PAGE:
The 2007 Bishop Creek Barrel Selection Pinot Noir spoke volumes. The wine was delicate, a bit thin and a light ruby color, yet incredibly complex and well integrated. The taste was undeniably gorgeous, opening up to reveal layers of tart cranberry, luscious pomegranate, fragrant rose petals, and a hint of forest floor in fall. At $22, this wine’s a very reasonable indulgence—especially for Oregon Pinot noir—and one you’ll want to have speak to you again and again. Read more at Tamara's blog, Sip with Me.
The 2006 Lange Three Hills Cuvee (90 points by Wine Advocate) is a great example of what Oregon is doing with pinot noir. This blend from three Lange estate vineyards is powerful on the nose with an earthy, dark cherry, and smoky taste. This rich-colored red wine is a fine expression of the jory soil in the Dundee Hills. There are more expensive wines on the Lange list and throughout the Dundee Hills, but few are any better. Read more at Howard's blog, Grape Sense.
With a rich and creamy mouth feel, the wine made its entrance with the typical apple and pear you’d expect at the surface. Underneath however, I detected entrancing layers of melon and tropical star fruit notes while the mouth offered additional exotic flavors of grapefruit, mango and a spicy, zingy ginger finish; a delicious, intriguing, and complex white wine with nice acidity and a moderate price point making it the perfect complement to lighter summer fare. Read more at Tamara's blog, Sip with Me.
The 2009 JK Carriere Glass White Pinot Noir holds all the promise of summer in one glass. The wine is produced using the same techniques as turn-of-the-century French rosé Champagne, and though it doesn’t actually have any bubbles, it does have lots zest and perhaps even a slight spritz which lifted the flavors to new heights. The magnificent peach color is complemented by aromas of mouthwatering watermelon Jolly Ranchers, bubble gum, white flowers and citrus. On the palate, there were strawberries, Key Lime pie, bright grapefruit and a delightful and lingering kiwi finish. Food-friendly acids and a great price make this a perfect summer sipper.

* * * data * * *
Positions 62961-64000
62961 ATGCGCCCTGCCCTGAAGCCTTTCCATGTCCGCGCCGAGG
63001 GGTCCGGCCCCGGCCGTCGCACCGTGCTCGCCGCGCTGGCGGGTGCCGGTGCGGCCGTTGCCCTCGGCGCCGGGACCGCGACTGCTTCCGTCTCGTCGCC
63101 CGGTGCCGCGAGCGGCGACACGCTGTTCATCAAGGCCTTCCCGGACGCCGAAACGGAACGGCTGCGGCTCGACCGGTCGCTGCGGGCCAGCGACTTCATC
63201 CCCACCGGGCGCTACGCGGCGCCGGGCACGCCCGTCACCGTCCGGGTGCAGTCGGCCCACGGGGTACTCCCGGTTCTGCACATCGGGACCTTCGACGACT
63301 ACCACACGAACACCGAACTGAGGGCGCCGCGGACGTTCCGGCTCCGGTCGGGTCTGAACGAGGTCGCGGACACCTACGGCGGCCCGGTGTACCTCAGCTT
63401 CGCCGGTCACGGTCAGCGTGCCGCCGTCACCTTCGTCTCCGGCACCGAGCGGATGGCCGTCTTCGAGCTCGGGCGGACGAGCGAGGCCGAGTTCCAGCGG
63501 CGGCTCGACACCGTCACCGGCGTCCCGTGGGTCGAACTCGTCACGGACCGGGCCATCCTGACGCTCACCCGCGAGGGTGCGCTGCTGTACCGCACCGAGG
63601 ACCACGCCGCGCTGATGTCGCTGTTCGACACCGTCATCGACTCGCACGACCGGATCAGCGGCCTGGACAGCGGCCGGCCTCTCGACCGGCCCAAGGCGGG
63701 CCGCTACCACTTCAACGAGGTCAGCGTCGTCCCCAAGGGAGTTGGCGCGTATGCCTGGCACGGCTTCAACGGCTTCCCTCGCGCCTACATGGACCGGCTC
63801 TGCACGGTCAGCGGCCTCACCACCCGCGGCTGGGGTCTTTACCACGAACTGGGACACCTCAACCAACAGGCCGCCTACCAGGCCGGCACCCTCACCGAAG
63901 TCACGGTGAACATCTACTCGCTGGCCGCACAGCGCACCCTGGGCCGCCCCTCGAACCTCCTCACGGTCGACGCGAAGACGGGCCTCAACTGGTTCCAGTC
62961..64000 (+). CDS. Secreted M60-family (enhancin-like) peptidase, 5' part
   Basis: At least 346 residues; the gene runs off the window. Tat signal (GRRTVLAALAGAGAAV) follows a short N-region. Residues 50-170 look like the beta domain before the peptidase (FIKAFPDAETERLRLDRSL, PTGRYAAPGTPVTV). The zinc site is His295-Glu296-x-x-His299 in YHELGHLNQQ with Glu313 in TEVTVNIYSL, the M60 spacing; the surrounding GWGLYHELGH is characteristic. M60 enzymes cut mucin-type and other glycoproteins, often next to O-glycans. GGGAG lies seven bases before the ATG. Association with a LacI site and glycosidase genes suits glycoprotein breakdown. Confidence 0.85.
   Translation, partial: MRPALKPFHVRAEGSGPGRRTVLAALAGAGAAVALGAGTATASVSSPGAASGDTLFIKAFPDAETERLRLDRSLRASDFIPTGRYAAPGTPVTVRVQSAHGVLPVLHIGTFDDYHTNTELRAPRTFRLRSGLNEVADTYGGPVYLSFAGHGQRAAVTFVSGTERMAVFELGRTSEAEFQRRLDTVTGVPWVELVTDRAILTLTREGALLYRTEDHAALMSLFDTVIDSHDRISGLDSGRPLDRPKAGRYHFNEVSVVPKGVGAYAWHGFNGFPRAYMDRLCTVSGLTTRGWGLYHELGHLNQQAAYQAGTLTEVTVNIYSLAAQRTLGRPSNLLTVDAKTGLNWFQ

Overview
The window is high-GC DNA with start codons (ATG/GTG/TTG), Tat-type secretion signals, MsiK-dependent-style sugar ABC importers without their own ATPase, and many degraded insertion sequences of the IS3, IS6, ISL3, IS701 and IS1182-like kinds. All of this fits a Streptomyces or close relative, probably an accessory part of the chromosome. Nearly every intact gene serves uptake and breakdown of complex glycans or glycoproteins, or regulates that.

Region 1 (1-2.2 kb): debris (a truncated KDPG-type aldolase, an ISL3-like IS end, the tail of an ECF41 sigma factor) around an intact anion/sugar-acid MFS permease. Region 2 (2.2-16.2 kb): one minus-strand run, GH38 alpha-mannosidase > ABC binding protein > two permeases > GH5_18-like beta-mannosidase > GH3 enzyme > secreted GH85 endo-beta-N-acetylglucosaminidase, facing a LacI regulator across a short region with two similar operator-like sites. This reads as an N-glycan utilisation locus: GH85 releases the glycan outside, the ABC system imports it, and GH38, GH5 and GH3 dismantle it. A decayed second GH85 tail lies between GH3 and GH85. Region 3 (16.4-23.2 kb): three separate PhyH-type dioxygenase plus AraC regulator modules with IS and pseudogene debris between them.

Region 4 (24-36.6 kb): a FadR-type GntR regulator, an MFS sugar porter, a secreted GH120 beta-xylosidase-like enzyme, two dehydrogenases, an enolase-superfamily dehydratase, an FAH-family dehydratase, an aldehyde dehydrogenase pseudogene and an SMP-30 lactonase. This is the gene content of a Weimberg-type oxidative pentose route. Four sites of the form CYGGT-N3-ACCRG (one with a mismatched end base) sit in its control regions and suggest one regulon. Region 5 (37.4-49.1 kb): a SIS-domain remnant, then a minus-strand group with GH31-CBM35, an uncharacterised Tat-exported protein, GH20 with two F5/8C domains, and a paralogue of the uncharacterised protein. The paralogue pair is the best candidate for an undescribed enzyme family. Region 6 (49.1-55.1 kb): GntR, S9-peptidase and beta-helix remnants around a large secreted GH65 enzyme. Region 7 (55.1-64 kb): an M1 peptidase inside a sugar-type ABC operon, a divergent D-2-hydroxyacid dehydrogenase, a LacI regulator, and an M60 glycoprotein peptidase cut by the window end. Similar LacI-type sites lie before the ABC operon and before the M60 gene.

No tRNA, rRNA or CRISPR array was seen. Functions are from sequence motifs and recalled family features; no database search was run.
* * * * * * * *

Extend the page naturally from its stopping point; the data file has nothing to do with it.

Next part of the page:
Moving to the Willamette Valley in Oregon, I fully expected to be surrounded by heavenly coffee, fantastic food, killer microbrews, and world-class Pinot noir. Lots of Pinot noir. What I did not expect was to discover a thriving scene of locally produced spirits and liqueurs. A recent trip to Portland’s Distillery Row with some friends opened my eyes to a whole new world of hard drinking.
Lots of red fruit, overripe strawberry and black cherry, with some sage, fennel and wax, on the nose. The palate matches the nose, plus a bit of allspice. It also has a certain savoriness, a silky umami, that makes the overall impression far more than the sum of the individual flavors.
Blend of Viognier 35%, Marsanne 30%, Roussanne 35% grapes. This wine is made at the certified biodynamic Cowhorn winery with natural yeasts and no malolactic fermentation. Light golden color with great clarity. Apple and pear flavors with some delicious honeysuckle on the nose. Refreshing acids make it a solid choice for roast chicken.
Great example of domestic syrah made at the certified biodynamic Cowhown winery. That means no synthetic chemicals were used in grape-growing and native yeasts were used in the cellar. Big, dark boysenberry and blackberry fruit flavors, which are nicely balanced by an earthy finish. Good acids and 13.5% alcohol make it a good food wine. Personally, I would love to see them ease up on the new oak (it is a blend of old and new oak barrels at the moment). But honestly, most people would find this wine to be a big crowd-pleaser.